Buying a Vehicle With a Tax Refund? Keep Scammers Out of the Driver’s Seat!TDCI Urges Tennesseans to Be Vigilant: Conduct Research, Always Use Licensed Sales Professionals
NASHVILLE — With tax season in full swing, Tennessee consumers who have been waiting for the “green light” on buying a new or pre-owned vehicle may likely use their tax refund to go car shopping. Unfortunately, auto scammers are also on the prowl, and they’re angling to leave consumers in the dust.
The Tennessee Motor Vehicle Commission, which is under the Tennessee Department of Commerce & Insurance’s Division of Regulatory Boards, urges consumers to educate themselves, learn the red flags of auto scams, and spot a “can’t-miss-deal” that could actually be a scam before they sign any paperwork or buy a car.
“Tennessee’s Motor Vehicle Commission reminds Tennesseans to not let the excitement overshadow consumers’ common sense when buying a vehicle,” said Motor Vehicle Commission Executive Director Denise Lawrence. “If you are in the market for a car, first research your options carefully to ensure you are making the most of your money and to prevent being scammed by a bad actor. Slow down, ask questions, and always use a licensed motor vehicle seller when purchasing a vehicle.”
A prevalent scam tactic any time of the year is curbstoning. Curbstoning is the illegal sale of used vehicles under the false pretense of being the car’s owner in order to evade city or state regulations.
Curbstoning occurs when a person engages in the act of buying and selling used automobiles for profit but without a license, insurance, bond, sales tax number, Federal tax ID, proper local permits or legally established place of business. How do you prevent curbstoning? Always buy from a licensed seller. Tennesseans can check the status of the license of an auto dealer or an auto salesperson by visiting verify.tn.gov. Remember, licensed dealers are required to disclose that they are a dealer in all forms of advertising, including social media such as Craigslist, by including either their business name or license number.
- Decide what you can afford. Don’t forget to factor in insurance, parking, gas and maintenance costs.
- Research the car’s value. Check free online car evaluation websites to find out the average price of the car you plan to buy and trade in.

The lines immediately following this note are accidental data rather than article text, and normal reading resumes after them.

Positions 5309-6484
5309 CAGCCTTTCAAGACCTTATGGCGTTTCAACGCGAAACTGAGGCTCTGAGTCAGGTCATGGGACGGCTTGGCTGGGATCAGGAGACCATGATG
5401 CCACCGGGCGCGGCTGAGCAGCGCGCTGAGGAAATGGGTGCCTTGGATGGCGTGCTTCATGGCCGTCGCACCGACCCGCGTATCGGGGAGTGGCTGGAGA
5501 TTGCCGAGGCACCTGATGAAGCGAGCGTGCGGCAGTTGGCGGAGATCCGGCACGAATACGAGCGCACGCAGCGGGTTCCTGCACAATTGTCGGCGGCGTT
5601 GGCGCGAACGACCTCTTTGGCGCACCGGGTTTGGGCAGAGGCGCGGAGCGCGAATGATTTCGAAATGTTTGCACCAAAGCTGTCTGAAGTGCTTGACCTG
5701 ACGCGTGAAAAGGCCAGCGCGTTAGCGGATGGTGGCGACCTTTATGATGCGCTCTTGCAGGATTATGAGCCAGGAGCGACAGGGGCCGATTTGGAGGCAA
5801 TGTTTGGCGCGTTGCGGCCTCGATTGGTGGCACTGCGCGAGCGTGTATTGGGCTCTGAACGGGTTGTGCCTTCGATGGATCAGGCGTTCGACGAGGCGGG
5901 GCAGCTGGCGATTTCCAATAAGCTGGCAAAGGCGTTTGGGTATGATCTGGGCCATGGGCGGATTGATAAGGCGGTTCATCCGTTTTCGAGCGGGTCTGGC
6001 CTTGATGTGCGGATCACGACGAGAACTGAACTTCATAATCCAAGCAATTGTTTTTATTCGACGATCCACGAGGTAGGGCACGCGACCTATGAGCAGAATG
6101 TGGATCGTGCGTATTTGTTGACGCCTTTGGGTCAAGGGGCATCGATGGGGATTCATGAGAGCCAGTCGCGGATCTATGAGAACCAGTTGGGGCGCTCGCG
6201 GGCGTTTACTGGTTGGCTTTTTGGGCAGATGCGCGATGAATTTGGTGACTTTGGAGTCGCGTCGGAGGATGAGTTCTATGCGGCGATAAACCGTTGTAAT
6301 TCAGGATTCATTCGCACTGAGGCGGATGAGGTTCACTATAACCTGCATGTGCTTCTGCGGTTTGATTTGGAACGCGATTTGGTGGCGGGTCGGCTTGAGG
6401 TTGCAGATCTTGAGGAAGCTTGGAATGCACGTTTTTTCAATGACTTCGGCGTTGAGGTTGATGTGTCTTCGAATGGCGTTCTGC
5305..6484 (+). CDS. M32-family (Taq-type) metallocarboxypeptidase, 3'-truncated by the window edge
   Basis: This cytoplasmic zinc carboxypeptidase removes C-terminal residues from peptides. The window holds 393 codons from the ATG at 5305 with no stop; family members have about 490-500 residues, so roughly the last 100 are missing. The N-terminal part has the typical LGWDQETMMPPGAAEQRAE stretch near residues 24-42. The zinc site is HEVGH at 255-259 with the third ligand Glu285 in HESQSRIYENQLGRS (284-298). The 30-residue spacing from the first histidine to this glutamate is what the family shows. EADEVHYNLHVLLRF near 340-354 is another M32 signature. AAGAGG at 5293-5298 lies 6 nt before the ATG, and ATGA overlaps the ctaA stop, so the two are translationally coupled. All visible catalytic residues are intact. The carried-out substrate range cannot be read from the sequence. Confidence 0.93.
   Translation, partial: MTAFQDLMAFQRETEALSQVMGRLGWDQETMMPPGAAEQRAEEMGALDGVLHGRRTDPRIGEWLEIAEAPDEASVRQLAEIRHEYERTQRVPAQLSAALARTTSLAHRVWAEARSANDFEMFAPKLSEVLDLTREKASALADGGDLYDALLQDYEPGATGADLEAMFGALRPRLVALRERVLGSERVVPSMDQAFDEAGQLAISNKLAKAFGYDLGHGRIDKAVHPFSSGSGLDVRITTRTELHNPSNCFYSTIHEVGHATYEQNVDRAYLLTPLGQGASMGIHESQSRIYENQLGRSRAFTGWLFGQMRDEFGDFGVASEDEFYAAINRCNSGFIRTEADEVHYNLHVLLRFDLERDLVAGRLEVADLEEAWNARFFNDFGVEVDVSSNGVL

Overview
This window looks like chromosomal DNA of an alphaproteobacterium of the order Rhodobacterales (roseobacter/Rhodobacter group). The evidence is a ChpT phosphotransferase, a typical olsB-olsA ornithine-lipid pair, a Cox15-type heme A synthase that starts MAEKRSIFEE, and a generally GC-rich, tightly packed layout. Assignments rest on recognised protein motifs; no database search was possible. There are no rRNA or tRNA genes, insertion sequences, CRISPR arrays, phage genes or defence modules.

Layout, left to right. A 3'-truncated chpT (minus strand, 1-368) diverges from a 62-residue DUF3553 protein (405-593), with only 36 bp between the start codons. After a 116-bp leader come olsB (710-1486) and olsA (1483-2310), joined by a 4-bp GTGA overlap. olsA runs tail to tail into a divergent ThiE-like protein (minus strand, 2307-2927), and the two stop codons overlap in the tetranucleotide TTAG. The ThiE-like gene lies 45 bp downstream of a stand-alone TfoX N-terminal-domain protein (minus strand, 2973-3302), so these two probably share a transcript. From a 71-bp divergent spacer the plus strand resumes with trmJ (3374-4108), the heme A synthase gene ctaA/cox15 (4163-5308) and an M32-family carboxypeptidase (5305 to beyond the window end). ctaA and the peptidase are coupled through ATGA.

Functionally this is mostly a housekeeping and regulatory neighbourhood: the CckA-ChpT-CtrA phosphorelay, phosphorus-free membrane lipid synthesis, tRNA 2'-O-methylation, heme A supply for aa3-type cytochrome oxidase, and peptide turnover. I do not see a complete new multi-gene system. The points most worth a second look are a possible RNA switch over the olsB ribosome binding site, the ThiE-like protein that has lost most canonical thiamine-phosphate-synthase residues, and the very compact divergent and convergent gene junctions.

- Look into financing before you choose a car. Ask about the financing terms (the number of months, down payment, interest rates and finance charges) if you plan to buy. If you plan to trade your existing car make sure to also research its fair trade-in value.
- All Tennessee auto dealers must be licensed by the Motor Vehicle Commission. Check a car dealer’s license status by visiting verify.tn.gov.
At the Sale Site:
- Examine the car carefully. Check the condition of the engine, tire wear, and any sign of an accident. Take the car for a test drive.
- Get a vehicle history report at the National Motor Vehicle Title Information System.
- If purchasing a used car, have an independent mechanic check the car before purchasing.
- Do not buy a car if the dealer will not let you have it inspected. Many safety defects will not be identified during a standard inspection so you should also check for recalls.
- Review the contract carefully. Make sure all agreed upon repairs, fees, taxes, and warranties are written on the purchase contract before you sign. Never sign a blank, incomplete, or unclear contract or buyers guide.
- Get the mileage in writing and ensure it matches the vehicle’s odometer.
- Get copies of all paperwork. Don’t leave without copies of everything that you signed.
- If the dealer is to complete the title work for you, be aware that you may be asked to sign a Limited Power of Attorney authorizing the dealership representative to sign your name to the title and registration documents. Read this form closely and get a copy before leaving.
- When purchasing a vehicle that will be subject to emission testing, the
- purchaser must request evidence that the vehicle will pass emissions testing prior to consummation of the purchase contract. If the vehicle has not been tested or pretested within 90 days of the proposed purchase date, the potential purchaser should request a pre-test to ensure that it will pass prior to signing the contract.
- Notify the manufacturer that you are the new owner when you buy a used car, or if your contact information changes. You can also subscribe for email alerts at safercar.gov for future safety recalls.
- Unlike other transaction types, no right of rescission (aka “Cooling-off Period”) exists for vehicle sales transactions. When you drive it off the lot it is yours, so take the time to have it inspected and read all paperwork closely before signing.
- If you feel that you have been treated unfairly, and you have not been able to reach a satisfactory resolution with your car dealer, you may file a complaint with the Tennessee Motor Vehicle Commission is here to help. Visit us online or by calling 615-741-2711 and requesting the Motor Vehicle Commission staff.